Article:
The Ottawa Police Service has started looking at how to get back to its core roles of investigating and fighting crimes, while leaving other functions that have crept into police officers' jobs to experts in other fields.
"When a large percentage of your calls for service don't deal with criminal activity — they're all from a social perspective — that's a problem," Chief Charles Bordeleau told CBC News.
"We've inherited that."
Bordeleau said policing has become increasingly complex over the years, with a CBC News study showing it’s also become twice as expensive in the last decade.
Part of the extra costs has to do with court decisions and inquest recommendations that require extra investigative steps and paperwork.
But the police chief also said de-institutionalization of people with mental illness has led to officers spending an increasing amount of time doing what is essentially social work.
Police often not the best option for mental health support
"A lot of the people with mental illness have come back to our communities and live in our communities. And I think that’s great," said Bordeleau.
"But there are a lot of supports that are not there for them. A lot of the social service agencies are facing some critical budget cuts."
Yet using police officers, paid through municipal property taxes, is often not the best nor the cheapest option, Bordeleau said.
For instance, he called it "frustrating" for police to escort people with mental illness to hospital, as required by the Mental Health Act, and wait hours in emergency wards until they’re taken over by the health care system.
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Police across the country are trying to figure out how to control escalating costs and avoid scenarios experienced in the United States and United Kingdom, where police services were forced to make deep cuts.
Ottawa’s police services board chair Eli El-Chantiry said he wants the province to centrally negotiate salaries with all police services.
Ottawa MPP and Labour Minister Yasir Naqvi said those decisions are best left to municipalities.
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"We're at an important juncture in policing," said Bordeleau. "I think it's incumbent on us and the responsible thing for us to do, to properly assess what we are doing and how we’re doing it."
Unprecedented review of OPS system
The Ottawa Police Service has just begun a review, unlike any it has ever undertaken, to rethink what police do, how often people deal with police and how they can make the whole system leaner.
"Our intent is not to say, ‘We're not doing this anymore’ and dump it," Bordeleau said, adding his goal is to work with other groups and share resources to better address problems.
He pointed to how a Children’s Aid Society worker is now embedded with the police youth section.
Bordeleau also highlighted a police partnership with the Ottawa Hospital that tries to reduce repeat calls to police from people who find themselves in crisis frequently.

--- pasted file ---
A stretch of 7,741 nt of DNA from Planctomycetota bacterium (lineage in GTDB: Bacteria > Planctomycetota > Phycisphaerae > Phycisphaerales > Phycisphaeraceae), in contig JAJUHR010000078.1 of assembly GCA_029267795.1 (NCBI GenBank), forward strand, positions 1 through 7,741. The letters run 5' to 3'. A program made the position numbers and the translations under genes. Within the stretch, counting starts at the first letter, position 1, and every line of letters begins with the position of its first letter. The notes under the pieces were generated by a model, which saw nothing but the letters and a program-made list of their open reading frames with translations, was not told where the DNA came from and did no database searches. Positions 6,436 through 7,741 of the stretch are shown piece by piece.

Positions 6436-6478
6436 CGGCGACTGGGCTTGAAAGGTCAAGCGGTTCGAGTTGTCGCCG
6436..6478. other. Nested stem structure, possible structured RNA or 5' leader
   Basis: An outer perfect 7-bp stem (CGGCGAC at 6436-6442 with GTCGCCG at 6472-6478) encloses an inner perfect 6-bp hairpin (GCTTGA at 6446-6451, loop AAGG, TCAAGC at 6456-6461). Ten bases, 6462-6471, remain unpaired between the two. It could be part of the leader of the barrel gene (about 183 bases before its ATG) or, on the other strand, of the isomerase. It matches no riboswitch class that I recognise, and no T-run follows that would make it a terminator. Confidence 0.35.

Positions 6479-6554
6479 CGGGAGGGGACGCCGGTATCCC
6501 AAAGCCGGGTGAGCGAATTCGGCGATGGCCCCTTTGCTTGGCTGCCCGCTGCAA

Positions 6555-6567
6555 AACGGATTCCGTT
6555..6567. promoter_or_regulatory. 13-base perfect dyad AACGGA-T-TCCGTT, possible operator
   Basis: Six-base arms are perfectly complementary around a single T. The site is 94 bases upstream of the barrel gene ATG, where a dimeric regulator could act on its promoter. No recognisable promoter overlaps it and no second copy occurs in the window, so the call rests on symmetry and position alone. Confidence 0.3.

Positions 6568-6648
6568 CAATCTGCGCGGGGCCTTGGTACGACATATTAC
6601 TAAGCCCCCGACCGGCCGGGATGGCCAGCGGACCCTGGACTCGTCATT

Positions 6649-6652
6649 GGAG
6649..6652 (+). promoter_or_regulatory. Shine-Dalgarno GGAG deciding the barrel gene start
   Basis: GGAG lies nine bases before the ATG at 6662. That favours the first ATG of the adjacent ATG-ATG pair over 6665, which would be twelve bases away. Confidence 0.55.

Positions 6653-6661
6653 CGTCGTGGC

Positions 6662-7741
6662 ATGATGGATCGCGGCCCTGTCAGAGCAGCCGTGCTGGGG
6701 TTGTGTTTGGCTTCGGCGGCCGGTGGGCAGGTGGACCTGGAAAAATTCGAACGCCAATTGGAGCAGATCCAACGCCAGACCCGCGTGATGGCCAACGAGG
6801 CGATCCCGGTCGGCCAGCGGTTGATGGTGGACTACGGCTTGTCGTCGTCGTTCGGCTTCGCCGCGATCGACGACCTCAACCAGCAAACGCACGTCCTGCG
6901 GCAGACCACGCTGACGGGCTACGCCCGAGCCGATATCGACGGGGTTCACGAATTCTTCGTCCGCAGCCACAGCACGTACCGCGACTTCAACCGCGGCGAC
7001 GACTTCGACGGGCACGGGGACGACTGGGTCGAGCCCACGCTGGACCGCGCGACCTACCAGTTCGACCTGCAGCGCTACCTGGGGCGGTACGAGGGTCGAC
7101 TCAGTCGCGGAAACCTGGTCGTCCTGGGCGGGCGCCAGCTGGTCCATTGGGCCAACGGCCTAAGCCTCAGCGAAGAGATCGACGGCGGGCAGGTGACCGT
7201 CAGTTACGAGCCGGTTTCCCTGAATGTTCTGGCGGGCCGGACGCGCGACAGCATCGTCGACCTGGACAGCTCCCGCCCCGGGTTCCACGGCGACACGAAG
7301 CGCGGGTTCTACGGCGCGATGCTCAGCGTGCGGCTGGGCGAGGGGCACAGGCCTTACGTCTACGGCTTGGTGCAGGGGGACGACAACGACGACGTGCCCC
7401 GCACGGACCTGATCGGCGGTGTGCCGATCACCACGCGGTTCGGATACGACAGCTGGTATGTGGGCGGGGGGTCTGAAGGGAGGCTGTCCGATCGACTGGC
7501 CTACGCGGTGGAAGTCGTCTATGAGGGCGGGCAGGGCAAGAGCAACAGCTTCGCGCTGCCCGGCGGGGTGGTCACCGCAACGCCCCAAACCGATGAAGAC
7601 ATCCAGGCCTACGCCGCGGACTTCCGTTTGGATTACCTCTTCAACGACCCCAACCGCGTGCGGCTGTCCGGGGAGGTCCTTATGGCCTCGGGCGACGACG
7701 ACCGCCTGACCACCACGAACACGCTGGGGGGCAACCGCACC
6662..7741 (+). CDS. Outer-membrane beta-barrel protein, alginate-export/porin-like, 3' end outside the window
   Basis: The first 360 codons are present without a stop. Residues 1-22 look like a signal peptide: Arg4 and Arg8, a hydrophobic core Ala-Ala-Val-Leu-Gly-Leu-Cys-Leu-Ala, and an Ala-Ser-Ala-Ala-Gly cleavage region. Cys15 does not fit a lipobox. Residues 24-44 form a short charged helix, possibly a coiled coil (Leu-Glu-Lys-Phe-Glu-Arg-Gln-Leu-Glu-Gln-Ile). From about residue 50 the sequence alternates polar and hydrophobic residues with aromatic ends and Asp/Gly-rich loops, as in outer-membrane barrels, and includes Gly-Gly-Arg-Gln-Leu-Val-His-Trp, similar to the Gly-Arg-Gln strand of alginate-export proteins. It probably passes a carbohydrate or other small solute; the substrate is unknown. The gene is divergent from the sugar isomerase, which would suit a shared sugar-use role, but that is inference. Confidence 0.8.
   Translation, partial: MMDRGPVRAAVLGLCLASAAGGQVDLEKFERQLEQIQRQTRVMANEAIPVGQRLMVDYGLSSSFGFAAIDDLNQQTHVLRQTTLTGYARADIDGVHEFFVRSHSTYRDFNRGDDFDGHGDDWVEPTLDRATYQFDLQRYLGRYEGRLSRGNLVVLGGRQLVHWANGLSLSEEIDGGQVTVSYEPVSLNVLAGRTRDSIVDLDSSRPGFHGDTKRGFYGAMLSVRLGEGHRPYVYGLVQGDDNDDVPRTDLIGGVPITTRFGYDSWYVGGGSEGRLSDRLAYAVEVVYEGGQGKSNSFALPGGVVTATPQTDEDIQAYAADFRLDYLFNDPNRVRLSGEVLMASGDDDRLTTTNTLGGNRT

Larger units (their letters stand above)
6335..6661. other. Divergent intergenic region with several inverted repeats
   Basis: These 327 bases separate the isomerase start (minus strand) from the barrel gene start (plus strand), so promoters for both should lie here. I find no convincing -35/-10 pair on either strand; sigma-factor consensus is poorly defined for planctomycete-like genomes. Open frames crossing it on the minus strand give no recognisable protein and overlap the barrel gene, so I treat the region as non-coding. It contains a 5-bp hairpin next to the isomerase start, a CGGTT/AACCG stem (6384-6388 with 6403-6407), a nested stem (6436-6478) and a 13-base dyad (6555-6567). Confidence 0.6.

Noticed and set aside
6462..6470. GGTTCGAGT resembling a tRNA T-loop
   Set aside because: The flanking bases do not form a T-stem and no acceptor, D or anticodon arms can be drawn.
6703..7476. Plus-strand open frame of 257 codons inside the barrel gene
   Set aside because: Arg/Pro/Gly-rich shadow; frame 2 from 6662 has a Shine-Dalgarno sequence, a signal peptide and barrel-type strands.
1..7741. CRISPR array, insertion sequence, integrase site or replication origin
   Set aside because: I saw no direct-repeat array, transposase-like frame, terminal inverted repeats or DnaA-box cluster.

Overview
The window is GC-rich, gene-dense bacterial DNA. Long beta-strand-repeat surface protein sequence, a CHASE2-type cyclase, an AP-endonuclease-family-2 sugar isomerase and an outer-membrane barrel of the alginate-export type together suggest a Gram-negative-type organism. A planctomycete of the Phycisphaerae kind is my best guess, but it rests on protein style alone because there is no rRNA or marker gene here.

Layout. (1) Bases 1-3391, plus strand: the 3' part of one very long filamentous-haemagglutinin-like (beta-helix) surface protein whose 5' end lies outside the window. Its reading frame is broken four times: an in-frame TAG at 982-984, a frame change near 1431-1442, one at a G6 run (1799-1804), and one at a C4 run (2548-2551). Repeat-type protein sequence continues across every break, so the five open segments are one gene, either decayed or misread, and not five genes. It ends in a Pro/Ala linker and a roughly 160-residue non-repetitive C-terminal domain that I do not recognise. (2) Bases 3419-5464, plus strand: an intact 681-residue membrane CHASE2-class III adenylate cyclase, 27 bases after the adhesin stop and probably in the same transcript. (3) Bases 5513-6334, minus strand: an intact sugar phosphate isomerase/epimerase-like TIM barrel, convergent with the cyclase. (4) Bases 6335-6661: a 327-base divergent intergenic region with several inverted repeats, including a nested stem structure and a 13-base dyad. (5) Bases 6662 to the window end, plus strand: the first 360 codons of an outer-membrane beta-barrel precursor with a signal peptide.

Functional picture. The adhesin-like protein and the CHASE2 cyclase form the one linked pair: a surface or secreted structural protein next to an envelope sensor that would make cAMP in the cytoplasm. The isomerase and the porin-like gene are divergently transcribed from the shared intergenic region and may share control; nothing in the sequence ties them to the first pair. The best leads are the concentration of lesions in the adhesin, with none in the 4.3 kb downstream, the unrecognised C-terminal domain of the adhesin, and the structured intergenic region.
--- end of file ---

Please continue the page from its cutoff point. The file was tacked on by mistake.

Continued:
In other cases, Bordeleau questioned whether police should be involved at all, such as when they tranquilize large animals or spend hours guarding sites in cars.
"Guarding a crime scene at 2 (a.m.) and paying them what we pay them, is that the best use of our resources?" said Bordeleau.
Union would fight ‘outsourcing’
That idea would not sit well with the union representing Ottawa police officers, which is generally supportive of moves to streamline police work.
"One of the biggest issues I have is looking at a profit-driven organization guarding a crime scene. I have a huge issue with that," said Matt Skof, president of the Ottawa Police Association.
"Our members are accountable. We stand up to that scrutiny. We are held to a high level because of the Police Services Act."
Skof said he expects police to experiment in the coming years.
He says a lot of changes needed, such as streamlining of judicial paperwork, are in the control of upper levels of government and he’s not convinced they will want to take back the responsibilities or costs.
Provincial committee studying change
A group called the Future of Policing Advisory Commitee has begun meeting at the Ontario level to look at some of the more systemic issues driving police costs and whether legislation or policies need to change.
Already, it has led to some data entry roles at the OPP being transferred to civilian staff said Madeleine Meilleur, the Minister of Community Safety and Correctional Services.
"When municipalities come to me and ask me about the costs of police and what I can do, they want to continue to have the same service. They love their officers," said Meilleur, who will eventually receive recommendations from the committee.
"I don’t know what will be the result but I’m glad to see that we are trying to work together to curtail the costs of policing in Ontario while keeping good police services."